Pop quiz: what’s the least used but most effective digital space in your content arsenal?

If you said “email signatures,” you’d get a straight A.

The average user sends 32 emails every day. For marketers, salespeople, entrepreneurs and hustlers, this figure is likely much higher.

Every time you send someone email, your email signature—and its message—flashes in their  inbox. Done right, this is a powerful persuasion tool. Let’s examine what goes into making a great email signature and how you can create one for your own emails.

How to Create Conversion-Focused Email Signatures

Old-school text-only email signatures are woefully inadequate for the dynamics of modern inboxes. The interactive, visually-rich nature of Gmail and other mail clients means that you’ll have to do more than add a line of text to stand out.

On that note, here are four tips for creating email signatures that get you clicks, traffic and leads:

1. Show a Glimpse of Your Content

One of the unwritten rules of marketing is to show, don’t tell.

This applies to email signatures as well. People are much more likely to remember visuals than text. A visually rich signature that shows your content in a visually arresting manner can get you more eyeballs (and clicks).

For example, this signature shows a small gallery of images from a business owner’s Instagram. This works far better than simply asking people to click an Instagram link. With the gallery, people have a glimpse of what your social media content actually looks like.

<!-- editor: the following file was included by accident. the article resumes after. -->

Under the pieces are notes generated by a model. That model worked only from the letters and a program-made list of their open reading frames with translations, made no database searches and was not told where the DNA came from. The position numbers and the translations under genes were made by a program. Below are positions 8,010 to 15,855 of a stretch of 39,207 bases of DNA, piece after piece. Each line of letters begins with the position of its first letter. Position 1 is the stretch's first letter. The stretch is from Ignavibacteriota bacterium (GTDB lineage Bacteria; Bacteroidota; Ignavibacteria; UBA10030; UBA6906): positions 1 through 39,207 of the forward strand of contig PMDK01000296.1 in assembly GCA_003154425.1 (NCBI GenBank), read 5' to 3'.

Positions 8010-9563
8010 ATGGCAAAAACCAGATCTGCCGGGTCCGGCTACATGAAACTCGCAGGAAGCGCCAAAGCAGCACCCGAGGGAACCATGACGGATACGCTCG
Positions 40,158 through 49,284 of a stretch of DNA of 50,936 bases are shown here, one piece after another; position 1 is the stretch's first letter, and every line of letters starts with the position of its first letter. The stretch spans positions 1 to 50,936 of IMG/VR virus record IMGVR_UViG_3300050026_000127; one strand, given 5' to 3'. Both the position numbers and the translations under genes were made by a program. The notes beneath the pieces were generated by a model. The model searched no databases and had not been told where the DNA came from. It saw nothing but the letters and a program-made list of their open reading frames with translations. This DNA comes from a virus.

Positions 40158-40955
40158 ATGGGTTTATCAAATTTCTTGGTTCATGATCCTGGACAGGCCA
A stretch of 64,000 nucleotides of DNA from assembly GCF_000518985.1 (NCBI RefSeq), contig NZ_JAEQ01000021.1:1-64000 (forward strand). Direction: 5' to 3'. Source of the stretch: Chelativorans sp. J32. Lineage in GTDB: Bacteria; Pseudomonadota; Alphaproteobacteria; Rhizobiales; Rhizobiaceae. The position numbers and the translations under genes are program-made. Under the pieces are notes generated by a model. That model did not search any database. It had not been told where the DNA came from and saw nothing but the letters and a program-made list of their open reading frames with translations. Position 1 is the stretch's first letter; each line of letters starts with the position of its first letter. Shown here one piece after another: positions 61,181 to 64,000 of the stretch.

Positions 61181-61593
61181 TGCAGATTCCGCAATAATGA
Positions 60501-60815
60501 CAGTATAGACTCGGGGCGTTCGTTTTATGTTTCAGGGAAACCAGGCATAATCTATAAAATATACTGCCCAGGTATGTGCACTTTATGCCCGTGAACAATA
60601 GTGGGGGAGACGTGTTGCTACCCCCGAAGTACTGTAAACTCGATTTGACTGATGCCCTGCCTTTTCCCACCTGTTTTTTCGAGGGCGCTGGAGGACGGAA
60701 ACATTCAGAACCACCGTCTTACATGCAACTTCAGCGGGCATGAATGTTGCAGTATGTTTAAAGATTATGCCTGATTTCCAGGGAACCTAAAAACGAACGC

business owner signature template

This tactic works best with visually rich content such as Instagram images or Flickr galleries. You can take things up a notch by turning your visual content into a GIF. This GIF can either be a showcase of your product’s features, or simply an animation that demands attention.

Here’s an example that captures the attention-grabbing aspect of GIFs.

chocolic anonymous email signature

This not only shows the business owner’s product, but also holds your attention.

Here’s another example that combines animated and static imagery.


The animated GIF captures attention while the static image highlight the product.

2. Link to Your Latest Content

Your blog posts and videos are powerful persuasive weapons, especially if they are related to the subject of your email. They can help you subtly expand on a topic without explicitly drawing attention to it.

This approach works best for cold outreach. Since your goal with cold emails is to keep your messages short, a link to a content related to the email gives you space to expand your thoughts on the topic without adding to the length of the email. Align the content link with the subject line for a major boost to the quality of clicks you get from email signatures.